Stress is an inherent biological response to a perceived threat, triggering a cascade of chemicals and hormones such as adrenaline and cortisol throughout the body. This evolutionary adaptive mechanism, designed for immediate problem-solving in moments of danger, can, unfortunately, lead to a perpetual cycle of stress in modern life.

Types of Stress:

  1. Acute Stress: A physiological and psychological reaction to a specific event. Once the danger subsides, the body returns to a relaxed state.
  2. Severe Acute Stress: Occurs when an event is perceived as life-threatening, potentially leading to conditions like PTSD and other mental health issues.
  3. Episodic Acute Stress: Results from frequent episodes of acute stress, impacting physical and emotional well-being. For instance, constant worry or crisis situations can contribute to this form of stress.
  4. Chronic Stress: A sustained feeling of pressure or being overwhelmed over an extended period, draining psychological resources and adversely affecting mental and physical health.

Common Manifestations of Stress:

  • Anxiety
  • Irritability
  • Anger
  • Overwhelmed feeling
  • Fear
  • Dread
  • Loss of interest
  • Racing thoughts
  • Difficulty concentrating
  • Physical symptoms like headaches, body pain, and upset stomach
  • Tension
  • Clenching/grinding teeth
  • Changes in libido
  • Restlessness
  • Withdrawal
  • Substance use/abuse
  • Overspending
  • Panic attacks
  • Sleep and appetite changes
  • High blood pressure
  • Chest pain
  • Fatigue
  • Weight changes
  • Hormone fluctuations
  • Exacerbation of mental health conditions

A.Z. Reznick’s Stress Response Cycle:

A.Z. Reznick identified a specific stress response cycle comprising four phases:

  1. Resting Ground State
  2. Tension/Strain Phase
  3. Response Phase
  4. Relief Phase (Physiological and Psychological)

The Nagoski sisters, authors of Burnout, suggest methods to complete the stress response cycle, helping our bodies recognize safety. Failure to complete this cycle can result in the persistence of stress continuing in our bodies.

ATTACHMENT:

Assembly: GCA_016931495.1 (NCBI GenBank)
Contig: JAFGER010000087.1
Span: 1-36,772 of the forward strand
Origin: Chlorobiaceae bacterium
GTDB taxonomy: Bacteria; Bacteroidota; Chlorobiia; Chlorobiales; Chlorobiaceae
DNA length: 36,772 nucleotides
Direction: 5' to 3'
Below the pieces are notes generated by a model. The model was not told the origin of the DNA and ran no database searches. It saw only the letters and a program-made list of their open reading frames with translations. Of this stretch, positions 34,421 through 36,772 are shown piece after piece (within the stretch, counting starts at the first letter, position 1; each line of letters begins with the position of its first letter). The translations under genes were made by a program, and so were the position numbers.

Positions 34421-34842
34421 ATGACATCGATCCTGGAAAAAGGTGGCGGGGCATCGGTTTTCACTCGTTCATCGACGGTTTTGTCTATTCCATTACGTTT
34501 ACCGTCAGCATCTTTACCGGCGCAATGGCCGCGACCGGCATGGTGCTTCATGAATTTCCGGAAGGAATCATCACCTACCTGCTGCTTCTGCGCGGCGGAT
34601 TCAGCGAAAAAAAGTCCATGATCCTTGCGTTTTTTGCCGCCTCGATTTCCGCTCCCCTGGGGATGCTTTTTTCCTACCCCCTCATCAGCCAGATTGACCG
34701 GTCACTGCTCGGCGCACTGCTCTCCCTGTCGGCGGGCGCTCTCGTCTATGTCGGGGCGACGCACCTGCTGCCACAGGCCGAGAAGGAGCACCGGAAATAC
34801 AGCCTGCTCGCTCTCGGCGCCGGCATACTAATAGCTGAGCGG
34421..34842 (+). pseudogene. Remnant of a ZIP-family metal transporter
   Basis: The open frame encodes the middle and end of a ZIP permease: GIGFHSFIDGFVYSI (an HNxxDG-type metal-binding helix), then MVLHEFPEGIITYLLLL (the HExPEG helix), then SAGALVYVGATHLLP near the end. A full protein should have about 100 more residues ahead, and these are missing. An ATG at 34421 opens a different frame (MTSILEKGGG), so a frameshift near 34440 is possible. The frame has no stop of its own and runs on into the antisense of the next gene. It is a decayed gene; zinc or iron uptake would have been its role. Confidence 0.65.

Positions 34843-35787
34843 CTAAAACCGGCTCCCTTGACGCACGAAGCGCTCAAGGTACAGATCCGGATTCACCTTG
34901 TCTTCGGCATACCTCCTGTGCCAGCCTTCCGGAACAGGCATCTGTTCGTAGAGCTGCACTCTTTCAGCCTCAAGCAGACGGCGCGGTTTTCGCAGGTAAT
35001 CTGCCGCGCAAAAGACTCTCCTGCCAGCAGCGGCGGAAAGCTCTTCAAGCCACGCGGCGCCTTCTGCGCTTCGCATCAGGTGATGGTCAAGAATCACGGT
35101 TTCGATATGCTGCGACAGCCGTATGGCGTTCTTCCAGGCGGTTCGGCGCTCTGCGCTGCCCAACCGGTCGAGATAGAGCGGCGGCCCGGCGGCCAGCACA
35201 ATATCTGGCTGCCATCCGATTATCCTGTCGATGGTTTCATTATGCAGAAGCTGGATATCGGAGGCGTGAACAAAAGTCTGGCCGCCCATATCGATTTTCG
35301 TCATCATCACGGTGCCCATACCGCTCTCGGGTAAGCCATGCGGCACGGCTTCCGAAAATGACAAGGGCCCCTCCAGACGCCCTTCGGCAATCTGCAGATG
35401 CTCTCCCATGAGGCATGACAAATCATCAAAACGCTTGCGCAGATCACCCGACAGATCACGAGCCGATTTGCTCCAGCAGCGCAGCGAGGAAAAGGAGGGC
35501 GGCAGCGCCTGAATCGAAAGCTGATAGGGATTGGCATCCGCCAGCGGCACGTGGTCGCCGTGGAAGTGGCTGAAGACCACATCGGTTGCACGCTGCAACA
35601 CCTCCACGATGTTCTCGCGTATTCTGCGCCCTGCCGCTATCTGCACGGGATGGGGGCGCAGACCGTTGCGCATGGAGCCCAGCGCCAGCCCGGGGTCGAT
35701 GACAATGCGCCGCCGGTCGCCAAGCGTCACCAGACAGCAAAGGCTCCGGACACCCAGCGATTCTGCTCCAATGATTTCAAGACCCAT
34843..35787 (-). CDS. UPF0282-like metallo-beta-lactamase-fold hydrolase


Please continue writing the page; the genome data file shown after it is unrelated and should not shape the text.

How to Complete the Stress Response Cycle:

Our lower brain communicates through movement and sensation. Examples of ways to complete the stress response cycle include:

  • Yoga
  • Deep breathing
  • Tai Chi
  • Brisk walks
  • Progressive muscle relaxation
  • Laughter
  • Creative expression
  • Grounding techniques
  • Visualization meditation
  • Emotional release (e.g., crying)
  • Physical touch (e.g., long hugs)
  • Sensory experiences (e.g., orgasm)
  • Breathing exercises (e.g., belly breathing)
  • Rhythmic activities (e.g., rocking, dancing)

Practices for General Stress Management:

  • Regular exercise
  • Balanced nutrition
  • Effective time management
  • Realistic goal-setting
  • Adequate sleep
  • Leisure and recreational activities
  • Nurturing social connections
  • Minimizing substance use
  • Learning stress reduction skills
  • Practicing mindfulness

The Ultimate Goal:

The aim is not to eliminate stress entirely but to complete the stress response cycle. Developing an adaptive and flexible nervous system allows for a smoother transition between safety and danger, promoting overall well-being. Recognizing stress as a natural part of life, adopting coping strategies, and nurturing a healthy lifestyle contribute to achieving this goal.

Resource: Brené Brown with Nagoski sisters on Burnout